As long as interest rates remained low and housing prices continued to appreciate, the wisdom of crowds seemed convincing. And, the entire compensation system of the financial services industry was geared towards encouraging higher short-term risks without regard for their long-term consequences.

But, that same herd mentality magnified the pain of deleveraging since everyone was seeking to unwind similar positions at the same time, leading to the credit crunch and liquidity squeeze that froze markets in 2008. Repairing that misalignment of incentives and risk is likely to be one of the industry's biggest challenges in the years ahead.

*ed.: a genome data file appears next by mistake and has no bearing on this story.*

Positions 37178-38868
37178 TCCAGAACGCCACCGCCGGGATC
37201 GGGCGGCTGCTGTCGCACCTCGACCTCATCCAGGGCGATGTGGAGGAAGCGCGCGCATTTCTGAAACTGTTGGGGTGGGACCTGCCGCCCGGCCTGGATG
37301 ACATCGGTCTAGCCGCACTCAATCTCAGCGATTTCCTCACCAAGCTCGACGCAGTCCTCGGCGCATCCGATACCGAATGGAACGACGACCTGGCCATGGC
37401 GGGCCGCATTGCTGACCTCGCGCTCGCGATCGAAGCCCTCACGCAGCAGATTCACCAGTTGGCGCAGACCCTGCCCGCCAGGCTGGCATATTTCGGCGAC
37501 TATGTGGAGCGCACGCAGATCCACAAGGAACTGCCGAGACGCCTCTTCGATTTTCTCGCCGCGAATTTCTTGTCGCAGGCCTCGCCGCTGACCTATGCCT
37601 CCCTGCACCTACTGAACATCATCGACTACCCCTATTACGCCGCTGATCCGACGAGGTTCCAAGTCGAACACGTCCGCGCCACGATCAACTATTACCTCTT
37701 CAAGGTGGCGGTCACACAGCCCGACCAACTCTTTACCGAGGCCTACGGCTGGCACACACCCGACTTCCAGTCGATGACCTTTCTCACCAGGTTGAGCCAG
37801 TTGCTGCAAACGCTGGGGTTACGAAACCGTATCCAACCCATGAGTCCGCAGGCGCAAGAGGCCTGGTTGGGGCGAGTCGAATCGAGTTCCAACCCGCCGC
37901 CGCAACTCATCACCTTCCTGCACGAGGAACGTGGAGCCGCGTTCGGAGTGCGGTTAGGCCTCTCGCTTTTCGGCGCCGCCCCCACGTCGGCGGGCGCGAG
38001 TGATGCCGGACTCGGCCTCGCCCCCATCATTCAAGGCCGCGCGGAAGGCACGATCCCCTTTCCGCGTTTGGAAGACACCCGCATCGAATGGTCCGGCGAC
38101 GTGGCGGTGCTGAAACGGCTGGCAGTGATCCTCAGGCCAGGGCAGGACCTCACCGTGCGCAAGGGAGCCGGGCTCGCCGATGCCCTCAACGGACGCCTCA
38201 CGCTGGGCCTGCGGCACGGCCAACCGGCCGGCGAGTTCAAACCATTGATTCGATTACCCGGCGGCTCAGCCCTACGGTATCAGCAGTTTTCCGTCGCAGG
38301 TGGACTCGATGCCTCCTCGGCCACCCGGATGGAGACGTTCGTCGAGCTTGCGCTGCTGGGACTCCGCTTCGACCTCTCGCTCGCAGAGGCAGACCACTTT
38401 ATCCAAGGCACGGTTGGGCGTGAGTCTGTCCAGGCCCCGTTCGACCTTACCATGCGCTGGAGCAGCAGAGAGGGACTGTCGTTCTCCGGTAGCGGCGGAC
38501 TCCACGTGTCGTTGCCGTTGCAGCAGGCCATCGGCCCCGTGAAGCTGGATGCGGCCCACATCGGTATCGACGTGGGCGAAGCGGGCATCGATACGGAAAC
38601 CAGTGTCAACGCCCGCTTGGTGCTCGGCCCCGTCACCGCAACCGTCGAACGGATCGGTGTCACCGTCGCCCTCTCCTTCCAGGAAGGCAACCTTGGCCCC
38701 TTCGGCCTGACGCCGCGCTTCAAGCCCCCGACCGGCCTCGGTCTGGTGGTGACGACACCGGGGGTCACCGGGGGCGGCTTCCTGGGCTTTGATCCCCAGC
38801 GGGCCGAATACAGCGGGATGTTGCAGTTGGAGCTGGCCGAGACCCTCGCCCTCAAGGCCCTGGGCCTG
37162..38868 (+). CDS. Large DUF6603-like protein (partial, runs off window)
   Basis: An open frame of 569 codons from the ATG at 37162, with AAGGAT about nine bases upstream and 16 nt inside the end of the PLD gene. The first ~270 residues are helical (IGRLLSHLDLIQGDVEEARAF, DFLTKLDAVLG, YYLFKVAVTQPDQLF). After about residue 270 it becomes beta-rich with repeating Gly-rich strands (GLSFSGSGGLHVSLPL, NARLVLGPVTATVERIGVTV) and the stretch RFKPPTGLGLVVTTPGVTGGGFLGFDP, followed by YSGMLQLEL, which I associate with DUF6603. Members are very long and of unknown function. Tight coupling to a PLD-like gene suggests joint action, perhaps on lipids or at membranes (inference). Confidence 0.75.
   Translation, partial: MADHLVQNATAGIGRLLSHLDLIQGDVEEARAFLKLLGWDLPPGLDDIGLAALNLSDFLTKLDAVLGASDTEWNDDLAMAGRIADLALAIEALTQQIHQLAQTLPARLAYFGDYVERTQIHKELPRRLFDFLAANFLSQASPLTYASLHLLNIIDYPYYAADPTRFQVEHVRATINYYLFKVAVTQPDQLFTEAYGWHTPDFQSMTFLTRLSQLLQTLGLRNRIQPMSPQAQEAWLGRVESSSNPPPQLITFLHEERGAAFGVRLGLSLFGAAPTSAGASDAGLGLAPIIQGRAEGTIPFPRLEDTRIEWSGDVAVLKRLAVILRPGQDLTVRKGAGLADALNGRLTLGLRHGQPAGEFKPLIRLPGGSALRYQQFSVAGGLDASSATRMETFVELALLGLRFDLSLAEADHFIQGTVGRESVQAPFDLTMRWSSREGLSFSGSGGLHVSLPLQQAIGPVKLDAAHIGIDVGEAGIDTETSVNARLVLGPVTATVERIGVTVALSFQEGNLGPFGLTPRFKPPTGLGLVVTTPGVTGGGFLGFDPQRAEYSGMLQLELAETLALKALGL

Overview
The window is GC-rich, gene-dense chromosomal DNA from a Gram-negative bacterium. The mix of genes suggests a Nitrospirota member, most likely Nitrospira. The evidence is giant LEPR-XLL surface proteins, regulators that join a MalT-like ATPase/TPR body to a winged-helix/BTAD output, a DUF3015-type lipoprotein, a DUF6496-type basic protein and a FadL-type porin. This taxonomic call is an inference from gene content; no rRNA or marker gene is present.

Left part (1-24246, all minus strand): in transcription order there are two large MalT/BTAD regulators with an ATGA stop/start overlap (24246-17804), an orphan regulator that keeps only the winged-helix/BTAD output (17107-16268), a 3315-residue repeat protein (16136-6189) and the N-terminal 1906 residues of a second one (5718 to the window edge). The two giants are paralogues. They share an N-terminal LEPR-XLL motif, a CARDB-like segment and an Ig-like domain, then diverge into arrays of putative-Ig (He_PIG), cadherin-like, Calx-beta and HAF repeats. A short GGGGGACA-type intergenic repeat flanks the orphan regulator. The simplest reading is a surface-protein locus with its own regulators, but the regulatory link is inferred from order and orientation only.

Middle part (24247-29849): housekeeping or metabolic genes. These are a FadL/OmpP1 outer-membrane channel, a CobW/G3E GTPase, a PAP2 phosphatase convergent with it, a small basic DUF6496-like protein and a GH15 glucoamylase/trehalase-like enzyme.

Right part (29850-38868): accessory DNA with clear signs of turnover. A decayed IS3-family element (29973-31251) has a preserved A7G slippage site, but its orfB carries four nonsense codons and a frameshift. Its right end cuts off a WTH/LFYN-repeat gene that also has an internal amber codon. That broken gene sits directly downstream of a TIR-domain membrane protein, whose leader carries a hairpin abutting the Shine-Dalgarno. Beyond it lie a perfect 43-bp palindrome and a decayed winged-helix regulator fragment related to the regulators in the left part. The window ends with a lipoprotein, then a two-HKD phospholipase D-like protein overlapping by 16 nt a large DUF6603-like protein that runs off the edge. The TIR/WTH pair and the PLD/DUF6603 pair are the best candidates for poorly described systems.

Bottom Line:

  • When it comes to financial risk management, don't underestimate remote possibilities. Risk models need to incorporate a wider range of possible outcomes and responses.
  • Do your own risk analysis: if you don't understand how a security is priced, then don't invest.
  • Assets need to be fairly valued at the outset and adjusted to market price changes.
  • The herd mentality in investing is double-edged: it can help identify opportunities on the way up but magnifies risk on the way down.